Cabin crew secrets: Flight attendant shares how staff are trained to deal with emergencies

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Flights mostly go off without a hitch but every now and again an incident occurs on board. Cabin crew play a very important role when it comes to dealing with emergencies – but how well are they really trained? spoke to one flight attendant for a major UK airline who shared her insight.

The cabin crew explained that the training is “thorough” and sees them prepared for a wide range of eventualities, right from birth to death and plenty in between.

At her airline, it was a six-week course which “covered everything” with revision training taking place once a year.

“You cover quite a lot medically, you cover practically any kind of medical condition that’s quite common,” she explained.

“So you learn all about the signs and the symptoms and the treatment.”

Crew are ready to deal with a great many emergencies – and the training ensures that.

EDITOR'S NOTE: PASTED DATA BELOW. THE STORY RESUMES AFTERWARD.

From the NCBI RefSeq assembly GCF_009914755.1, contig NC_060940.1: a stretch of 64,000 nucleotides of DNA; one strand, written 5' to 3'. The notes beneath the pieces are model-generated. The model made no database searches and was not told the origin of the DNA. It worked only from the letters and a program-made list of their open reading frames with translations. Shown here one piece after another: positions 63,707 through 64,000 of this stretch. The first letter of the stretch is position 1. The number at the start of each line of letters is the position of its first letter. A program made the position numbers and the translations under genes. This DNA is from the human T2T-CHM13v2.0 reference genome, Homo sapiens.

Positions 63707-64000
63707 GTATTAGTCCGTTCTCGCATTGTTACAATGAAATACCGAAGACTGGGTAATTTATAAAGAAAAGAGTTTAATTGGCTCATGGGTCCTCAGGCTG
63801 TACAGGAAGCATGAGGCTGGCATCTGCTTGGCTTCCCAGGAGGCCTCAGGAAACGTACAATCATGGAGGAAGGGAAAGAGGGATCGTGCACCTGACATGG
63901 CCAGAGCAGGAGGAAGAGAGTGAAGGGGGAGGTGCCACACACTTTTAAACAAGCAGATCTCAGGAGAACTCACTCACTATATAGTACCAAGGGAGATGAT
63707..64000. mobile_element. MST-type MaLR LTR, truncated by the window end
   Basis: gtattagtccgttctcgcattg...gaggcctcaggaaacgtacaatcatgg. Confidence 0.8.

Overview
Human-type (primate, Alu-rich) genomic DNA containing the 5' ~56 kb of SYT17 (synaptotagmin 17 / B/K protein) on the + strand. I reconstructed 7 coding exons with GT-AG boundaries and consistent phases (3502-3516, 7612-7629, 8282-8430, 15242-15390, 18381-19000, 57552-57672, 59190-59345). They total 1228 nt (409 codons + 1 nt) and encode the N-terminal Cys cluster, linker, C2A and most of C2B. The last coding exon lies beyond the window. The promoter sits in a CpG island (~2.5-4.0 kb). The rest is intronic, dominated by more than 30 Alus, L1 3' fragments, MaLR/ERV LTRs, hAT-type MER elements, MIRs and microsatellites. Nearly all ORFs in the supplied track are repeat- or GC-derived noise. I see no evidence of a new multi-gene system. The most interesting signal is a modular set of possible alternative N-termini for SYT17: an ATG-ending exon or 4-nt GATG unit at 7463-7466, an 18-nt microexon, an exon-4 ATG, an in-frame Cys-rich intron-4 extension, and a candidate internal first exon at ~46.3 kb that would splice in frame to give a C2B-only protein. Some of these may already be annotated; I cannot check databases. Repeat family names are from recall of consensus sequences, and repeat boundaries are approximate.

“Once a year you’re tested again on all of those things,” the flight attendant said.

“From diabetes to anaphylaxis to strokes, heart attacks, you’re trained right up to delivering the baby.”

Of course, if a suitable plane passenger is on the flight they will likely be called upon.

“My first port of call would be to do a PA – ‘Ladies and gentlemen, do we have a medical professional on board?'” clarified the cabin crew.

But staff can take charge should no one step forward.

“We are trained to deal with it ourselves…right up to CPR and dealing with a death on board,” she explained.

Crew aren’t entirely in the dark about how to proceed in an emergency as the airline will always implement an action plan.

“There’s a medical action plan so for anything on board, say with a fire, there’s always an action plan,” detailed the flight attendant.

“So it normally can involve three of the crew on board, so in a medical situation, for instance, the first person to see the casualty would be the assessor.”

This person does CPR while the second member of staff is the “collector” who is “the person that sets up all the equipment like the defibrillator, the oxygen and all those bits.”

The third person is the “teller.”

The flight attendant went on: “You all have, like with everything, roles and responsibilities so in any situation, it should run smoothly and you’re very clear on what you should be doing.”

She added: “It’s quite thorough the training and you’d have to keep it up, which is, which is good.”

Not all crew will need to employ their training, however.

“Thankfully, I’ve never had anything serious,” said the attendant.

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